by Megan Powell
Time Out Chicago
When he mused that The Bald Soprano was a kind of “tragedy of language,” Eugène Ionesco probably wasn’t anticipating a Hypocrites production that hurls insults like “wenis,” or a character who cracks open a Pabst and declares that it’s “beer-thirty.” It also didn’t much matter that a footlight was shattered during a recent preview performance. The cast quickly summoned a stagehand, an actor handed the audience member closest to the broken glass a few bucks, and director Graney hollered from the house to “just keep going.” This remount of the Hypocrites’ first-ever production, originally staged a decade back at the old Café Voltaire on Clark, is that fast and loose.
The Bald Soprano might be intuitively staged in ambiguous shades of gray, trite dialogue dripping with gentility to emphasize Ionesco’s belief in the futility of language, but the Hypocrites render the increasingly frustrating verbal maneuvers of an English suburban household in thick, comedic brushstrokes of black and white, dotted with pop references from Eric Carmen to Neil Patrick Harris. The banal textbook Ionesco used while learning English inspired him to write the play and call it English Without Pain —until (reportedly) an actor uttered the non sequitur that became an even more appropriate Absurdist play title. Graney and his expert cast members, who are as dexterous with stillness as they are balls-out with slapstick, attack Ionesco’s “antiplay” just as blithely. And if the entire set (a ginormous clock and even bigger bookcase) tumbles down at some point during the run, there’s no doubt they’ll “just keep going.”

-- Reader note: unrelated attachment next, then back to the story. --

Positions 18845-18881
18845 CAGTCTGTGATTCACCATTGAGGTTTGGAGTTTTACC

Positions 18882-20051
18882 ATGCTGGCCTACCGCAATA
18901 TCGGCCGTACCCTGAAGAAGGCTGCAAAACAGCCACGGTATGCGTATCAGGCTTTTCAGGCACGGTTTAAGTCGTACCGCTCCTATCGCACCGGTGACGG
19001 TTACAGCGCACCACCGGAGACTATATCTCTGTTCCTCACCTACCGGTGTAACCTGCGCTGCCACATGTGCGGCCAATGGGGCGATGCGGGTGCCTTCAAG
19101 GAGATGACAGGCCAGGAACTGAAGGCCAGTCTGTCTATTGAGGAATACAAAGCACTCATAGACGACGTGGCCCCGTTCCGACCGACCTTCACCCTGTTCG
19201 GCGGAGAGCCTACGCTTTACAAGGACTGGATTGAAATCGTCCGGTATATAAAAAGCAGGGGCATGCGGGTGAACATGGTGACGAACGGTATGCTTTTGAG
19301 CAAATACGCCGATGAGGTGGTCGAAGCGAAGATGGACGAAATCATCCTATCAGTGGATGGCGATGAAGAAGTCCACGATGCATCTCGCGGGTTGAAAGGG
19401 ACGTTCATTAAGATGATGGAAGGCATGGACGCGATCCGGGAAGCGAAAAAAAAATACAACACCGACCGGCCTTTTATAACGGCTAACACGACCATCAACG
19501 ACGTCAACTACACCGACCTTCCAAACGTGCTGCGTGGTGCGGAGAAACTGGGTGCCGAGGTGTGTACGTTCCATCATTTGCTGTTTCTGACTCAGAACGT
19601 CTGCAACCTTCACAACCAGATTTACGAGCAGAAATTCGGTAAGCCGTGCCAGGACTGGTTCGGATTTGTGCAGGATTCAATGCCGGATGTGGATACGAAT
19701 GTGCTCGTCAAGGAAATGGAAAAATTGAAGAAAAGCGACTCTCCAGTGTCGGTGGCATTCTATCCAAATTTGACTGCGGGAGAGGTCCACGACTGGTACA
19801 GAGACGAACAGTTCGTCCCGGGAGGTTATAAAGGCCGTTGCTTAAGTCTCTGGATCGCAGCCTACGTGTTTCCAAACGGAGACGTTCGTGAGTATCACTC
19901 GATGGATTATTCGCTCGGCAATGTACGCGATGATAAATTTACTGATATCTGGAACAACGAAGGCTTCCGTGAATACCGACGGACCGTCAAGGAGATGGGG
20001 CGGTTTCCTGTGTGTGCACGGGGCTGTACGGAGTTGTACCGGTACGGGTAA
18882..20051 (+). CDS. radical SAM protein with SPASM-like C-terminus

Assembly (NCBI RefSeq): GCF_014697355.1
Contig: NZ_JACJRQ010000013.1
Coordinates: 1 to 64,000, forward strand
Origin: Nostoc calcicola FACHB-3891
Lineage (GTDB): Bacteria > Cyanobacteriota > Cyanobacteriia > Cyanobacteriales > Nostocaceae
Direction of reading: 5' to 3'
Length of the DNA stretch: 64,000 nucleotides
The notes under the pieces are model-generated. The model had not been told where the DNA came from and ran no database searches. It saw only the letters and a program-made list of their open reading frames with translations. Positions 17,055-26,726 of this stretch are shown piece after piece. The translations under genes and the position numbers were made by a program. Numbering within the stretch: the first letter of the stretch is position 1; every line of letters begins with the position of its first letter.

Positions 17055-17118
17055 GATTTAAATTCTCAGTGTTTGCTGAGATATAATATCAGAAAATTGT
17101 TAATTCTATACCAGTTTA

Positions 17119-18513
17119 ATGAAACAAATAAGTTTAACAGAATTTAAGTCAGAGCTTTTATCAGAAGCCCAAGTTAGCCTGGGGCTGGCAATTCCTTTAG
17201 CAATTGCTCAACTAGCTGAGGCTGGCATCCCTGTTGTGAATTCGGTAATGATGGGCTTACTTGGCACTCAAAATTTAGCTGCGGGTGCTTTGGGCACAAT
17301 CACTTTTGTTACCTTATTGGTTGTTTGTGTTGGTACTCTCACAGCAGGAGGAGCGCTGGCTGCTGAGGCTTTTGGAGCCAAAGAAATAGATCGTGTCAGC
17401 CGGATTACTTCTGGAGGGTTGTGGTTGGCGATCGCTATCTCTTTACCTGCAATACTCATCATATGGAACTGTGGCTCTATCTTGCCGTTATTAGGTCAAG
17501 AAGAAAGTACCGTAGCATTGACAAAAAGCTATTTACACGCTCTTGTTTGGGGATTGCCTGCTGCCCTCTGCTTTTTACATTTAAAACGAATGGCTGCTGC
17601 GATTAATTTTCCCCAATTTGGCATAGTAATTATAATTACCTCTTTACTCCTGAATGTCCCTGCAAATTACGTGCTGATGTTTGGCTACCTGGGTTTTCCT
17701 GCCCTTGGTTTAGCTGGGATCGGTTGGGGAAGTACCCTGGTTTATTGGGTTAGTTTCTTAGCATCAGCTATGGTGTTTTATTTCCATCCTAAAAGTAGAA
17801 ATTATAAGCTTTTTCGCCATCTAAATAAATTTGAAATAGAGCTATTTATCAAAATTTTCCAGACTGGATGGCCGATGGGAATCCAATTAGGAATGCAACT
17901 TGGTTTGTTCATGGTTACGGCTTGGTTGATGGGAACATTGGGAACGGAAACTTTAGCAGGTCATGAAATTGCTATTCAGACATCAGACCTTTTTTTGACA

***** out of 6 stars